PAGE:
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Cholesterol Lowering and the Risk of Stroke

Bradley S. Boop, MD; Robert G. Hart, MD; David G. Sherman, MD
Arch Intern Med. 1996;156(2):214-215. doi:10.1001/archinte.1996.00440020124019.
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We welcomed the review of stroke in trials of cholesterol lowering by Hebert et al1 and agree both with their caution on interpreting these data and with their call for further clinical trials. Although the authors concluded that there was no benefit of cholesterol lowering for reduction of stroke, two recent studies offer contradictory evidence (Table). The Scandinavian Simvastatin Survival Study included patients with angina or previous myocardial infarction and total serum cholesterol concentrations of 5.5 to 8.0 mmol/L (212 to 308 mg/dL).2 Patients were randomized to a hydroxymethylglutaryl coenzyme A reductase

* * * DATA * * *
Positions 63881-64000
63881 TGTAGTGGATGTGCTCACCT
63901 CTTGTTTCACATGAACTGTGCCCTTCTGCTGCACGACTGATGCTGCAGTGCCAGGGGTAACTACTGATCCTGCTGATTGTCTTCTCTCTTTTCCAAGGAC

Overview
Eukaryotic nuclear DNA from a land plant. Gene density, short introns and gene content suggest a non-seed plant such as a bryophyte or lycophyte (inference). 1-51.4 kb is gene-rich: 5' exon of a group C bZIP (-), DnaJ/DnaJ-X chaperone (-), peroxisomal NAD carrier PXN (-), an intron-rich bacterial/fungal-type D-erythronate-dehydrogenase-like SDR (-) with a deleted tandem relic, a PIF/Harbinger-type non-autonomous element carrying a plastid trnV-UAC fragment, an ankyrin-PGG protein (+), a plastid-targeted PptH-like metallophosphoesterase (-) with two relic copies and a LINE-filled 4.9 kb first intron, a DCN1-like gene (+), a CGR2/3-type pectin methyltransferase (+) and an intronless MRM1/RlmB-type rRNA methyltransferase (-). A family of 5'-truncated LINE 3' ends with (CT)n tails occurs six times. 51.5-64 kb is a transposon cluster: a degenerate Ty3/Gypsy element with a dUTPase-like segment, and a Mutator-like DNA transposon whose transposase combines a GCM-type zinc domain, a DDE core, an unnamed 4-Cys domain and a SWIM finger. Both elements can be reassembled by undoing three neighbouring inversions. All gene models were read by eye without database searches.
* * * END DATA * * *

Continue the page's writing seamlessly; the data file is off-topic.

inhibitor or placebo and were followed up for more than 5 years. A 25% reduction in total cholesterol and a 35% reduction in low-density lipoprotein (LDL) cholesterol in the treated group was associated with a significant reduction in all-cause mortality, coronary events, and ischemic stroke. Ischemic strokes categorized as "nonembolic" (not defined) were reduced by about


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